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    No doubt, discovering and playing with new toys is exciting for both kids and adults. Kids like toys because they’re fun! Playing with toys is their way of picking up skills to prepare them for the real world. To properly raise a child, parents need to encourage them to play. But some toys that look really fun can pose a serious risk of eye injuries. Toys can also be a great source of danger. It's hard to believe that a simple children's toy could cause harm, but accidents happen all the time.

    In fact, according to the U.S. Consumer Product Safety Commission, roughly a quarter of a million children are seen in the nation's hospital emergency departments each year due to toy-related injuries. Prevent Blindness America states that children incur approximately 11,000 toy-related eye injuries each year. Nearly half of these injuries are to the head and face, and many are eye injuries. These eye injuries can range from a mild corneal abrasion (scratch to the eye surface) too much more serious injuries such as a traumatic cataract, corneal ulcer, or a retinal tear or detachment.

    What can you do to help keep your child's eyes safe?

    The following list of toys is responsible for the most eye-related injuries in children each year. Start by supervising your child while he or she is playing with one of the following types of toys that pose a high risk of causing eye injuries.

    1. Toy Weapons

    Any toy that shoots or propels a small object can potentially cause significant damage to the eyes. Lightsabers, wands, and swords can have sharp edges and cause eye trauma. Dart guns, paintball guns, BB guns and airsoft rifles launch objects that can cause lacerations, increased eye pressure, cataracts and vision loss.

    You might think these soft projectiles would pose little or no risk, but toy guns of this type can shoot up to distances of 75 feet, and the darts move at speeds fast enough to cause a serious eye injury — especially when used at close range indoors.

    Projectile toys are never safe, so avoid purchasing toy guns for children. If you buy any toy that could be used as a weapon, accompany the gift with proper eye protection and require that your child wear the safety glasses when using the toy.

    2. Toys That Launch Water Balloons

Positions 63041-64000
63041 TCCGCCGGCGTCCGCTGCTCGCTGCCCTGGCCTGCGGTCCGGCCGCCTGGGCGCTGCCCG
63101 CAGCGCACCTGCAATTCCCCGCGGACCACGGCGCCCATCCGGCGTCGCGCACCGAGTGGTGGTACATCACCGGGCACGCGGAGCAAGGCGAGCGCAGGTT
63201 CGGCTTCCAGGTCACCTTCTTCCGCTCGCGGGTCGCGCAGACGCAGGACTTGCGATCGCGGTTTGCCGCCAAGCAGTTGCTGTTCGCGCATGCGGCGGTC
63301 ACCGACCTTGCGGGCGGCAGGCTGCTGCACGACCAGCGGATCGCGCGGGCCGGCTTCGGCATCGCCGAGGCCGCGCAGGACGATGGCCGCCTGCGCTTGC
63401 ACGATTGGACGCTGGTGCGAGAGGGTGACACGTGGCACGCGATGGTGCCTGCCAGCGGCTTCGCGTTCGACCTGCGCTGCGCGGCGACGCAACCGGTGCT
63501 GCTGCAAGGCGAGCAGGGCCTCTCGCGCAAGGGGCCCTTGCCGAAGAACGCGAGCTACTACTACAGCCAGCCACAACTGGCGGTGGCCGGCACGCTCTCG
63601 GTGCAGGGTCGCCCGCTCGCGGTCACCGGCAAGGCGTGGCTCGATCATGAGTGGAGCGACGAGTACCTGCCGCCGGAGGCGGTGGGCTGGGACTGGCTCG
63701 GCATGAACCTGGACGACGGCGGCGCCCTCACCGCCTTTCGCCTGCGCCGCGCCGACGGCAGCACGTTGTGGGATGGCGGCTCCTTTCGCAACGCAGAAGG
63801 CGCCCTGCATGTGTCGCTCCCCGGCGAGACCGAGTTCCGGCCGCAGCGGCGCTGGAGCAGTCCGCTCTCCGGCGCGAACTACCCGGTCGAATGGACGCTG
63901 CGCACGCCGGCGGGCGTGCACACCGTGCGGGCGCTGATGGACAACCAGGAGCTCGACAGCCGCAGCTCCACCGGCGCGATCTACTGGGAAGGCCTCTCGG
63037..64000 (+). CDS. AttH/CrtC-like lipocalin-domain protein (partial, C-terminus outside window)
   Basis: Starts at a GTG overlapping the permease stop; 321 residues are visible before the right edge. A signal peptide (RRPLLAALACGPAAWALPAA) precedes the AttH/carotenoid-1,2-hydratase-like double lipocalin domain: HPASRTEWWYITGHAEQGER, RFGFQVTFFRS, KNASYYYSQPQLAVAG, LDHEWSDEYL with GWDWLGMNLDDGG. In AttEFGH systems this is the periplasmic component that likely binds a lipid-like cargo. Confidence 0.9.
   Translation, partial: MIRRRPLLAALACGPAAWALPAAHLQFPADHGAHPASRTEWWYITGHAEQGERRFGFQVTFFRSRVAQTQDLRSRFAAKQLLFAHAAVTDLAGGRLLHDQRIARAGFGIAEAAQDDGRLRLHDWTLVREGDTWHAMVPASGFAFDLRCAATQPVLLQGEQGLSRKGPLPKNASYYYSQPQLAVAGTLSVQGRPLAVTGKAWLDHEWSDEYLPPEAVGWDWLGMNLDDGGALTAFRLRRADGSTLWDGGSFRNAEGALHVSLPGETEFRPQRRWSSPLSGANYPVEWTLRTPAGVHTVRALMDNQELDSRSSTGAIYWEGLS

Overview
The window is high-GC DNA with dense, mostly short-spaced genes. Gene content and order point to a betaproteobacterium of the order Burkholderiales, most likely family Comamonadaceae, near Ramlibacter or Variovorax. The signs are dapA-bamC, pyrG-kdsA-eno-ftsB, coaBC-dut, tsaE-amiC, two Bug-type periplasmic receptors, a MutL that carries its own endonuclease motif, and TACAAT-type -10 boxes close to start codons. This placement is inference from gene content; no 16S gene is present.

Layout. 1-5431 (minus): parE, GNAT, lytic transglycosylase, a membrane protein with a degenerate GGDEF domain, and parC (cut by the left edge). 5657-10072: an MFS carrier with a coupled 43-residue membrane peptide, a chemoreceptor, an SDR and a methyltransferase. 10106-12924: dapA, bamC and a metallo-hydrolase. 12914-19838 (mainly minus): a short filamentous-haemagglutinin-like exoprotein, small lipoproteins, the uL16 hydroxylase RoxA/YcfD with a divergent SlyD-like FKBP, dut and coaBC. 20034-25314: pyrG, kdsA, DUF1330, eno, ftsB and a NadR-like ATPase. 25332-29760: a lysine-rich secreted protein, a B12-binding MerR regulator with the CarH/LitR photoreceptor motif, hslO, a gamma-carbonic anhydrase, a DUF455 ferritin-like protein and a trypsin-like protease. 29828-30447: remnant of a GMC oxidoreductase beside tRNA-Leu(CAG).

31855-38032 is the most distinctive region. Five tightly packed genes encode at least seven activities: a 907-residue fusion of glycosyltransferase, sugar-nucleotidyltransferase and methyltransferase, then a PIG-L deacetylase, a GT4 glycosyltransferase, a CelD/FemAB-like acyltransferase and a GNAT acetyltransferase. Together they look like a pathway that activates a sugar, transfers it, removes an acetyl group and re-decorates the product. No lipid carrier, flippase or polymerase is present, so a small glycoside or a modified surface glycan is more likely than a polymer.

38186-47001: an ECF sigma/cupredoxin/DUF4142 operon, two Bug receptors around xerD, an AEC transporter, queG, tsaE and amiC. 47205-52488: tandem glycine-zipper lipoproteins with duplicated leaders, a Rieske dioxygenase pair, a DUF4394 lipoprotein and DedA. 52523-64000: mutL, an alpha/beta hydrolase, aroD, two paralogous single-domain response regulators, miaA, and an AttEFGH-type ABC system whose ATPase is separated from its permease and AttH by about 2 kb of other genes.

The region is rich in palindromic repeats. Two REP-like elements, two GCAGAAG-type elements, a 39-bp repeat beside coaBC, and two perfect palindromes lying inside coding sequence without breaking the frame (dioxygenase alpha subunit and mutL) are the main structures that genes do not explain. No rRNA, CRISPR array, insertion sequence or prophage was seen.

Water balloons can cause serious blunt trauma to the eye that can cause a retinal detachment and permanent vision loss. Even toy guns that shoot a stream of water can cause serious eye damage, especially when used at close range.

    3. Toy Sporting Equipment

    Playing sports accounts for many eye injuries in children every year. If your child participates in a sport, appropriate eye protection is imperative for their safety. Eye injuries commonly occur during sports such as basketball, baseball, and racquet sports. Sports-related eye injuries include blunt, penetrating, and radiation injuries.

    If you buy sports gear or equipment for your child, ensure that he or she is using proper eye protection and head protection. Always supervise your child outside during practice and play time, and do not allow sporting equipment indoors.

    4. Toy Swords, Wands, and Fishing Poles

    Young children do not necessarily have the best control over long objects, such as toy swords, wands or fishing poles. When an object is secured to the end of such a toy, the risk of eye injury can be even greater. Don’t get caught off guard by how easy it is for the end of a long object to end up in a playmate’s eye!

    5. Fireworks

    Explosive devices are best left to adults to activate. Children usually underestimate the dangers of fireworks. Even small explosions near the eye can cause devastating injuries and burns. If your child must set off fireworks, always insist on the use of protective eyewear or safety goggles.

    6. Aerosol-Propelled String

    The chemicals in these products can cause eye irritation and a type of pink eye called chemical conjunctivitis. When used at close range, aerosol string also can cause a corneal abrasion that could lead to serious eye infections.

    7. Laser Pointers

    Laser pointers (as well as high-powered LED flashlights) should never be used as toys. Unfortunately, children may have difficulty understanding this. Many kids enjoy playing laser or flashlight tag. The problem is that pointing a high-intensity laser beam into someone’s eye can cause serious eye injuries, including permanent vision loss.

    A flashlight is a safer alternative to a laser pointer and poses less risk to the eyes. Remind kids never to shine any type of light into the eyes.

    Keeping Your Children Safe

    Check for the age limit on the packaging of the toy. Some toys are meant only for kids above a certain age, and this disclaimer must be taken seriously, especially, when the toy contains small pieces or components. There is a potential choking hazard when children put these in their mouth.

    If you are buying toys for grandchildren or the children of other relatives or friends, ask for suggestions from the child's parents. Discuss any toys you are thinking about purchasing before doing so, to make sure the child's parents are okay with the type of toy you are considering.

    Look closely at your child's toys. Examine toys for sharp edges. Safety regulations prohibit sharp points in new toys that are designed for use in children under eight years of age. Don't be too cheap. Be careful with inexpensive toys in the budget aisle. Toys with sturdy construction are less likely to shatter or break into small, sharp pieces.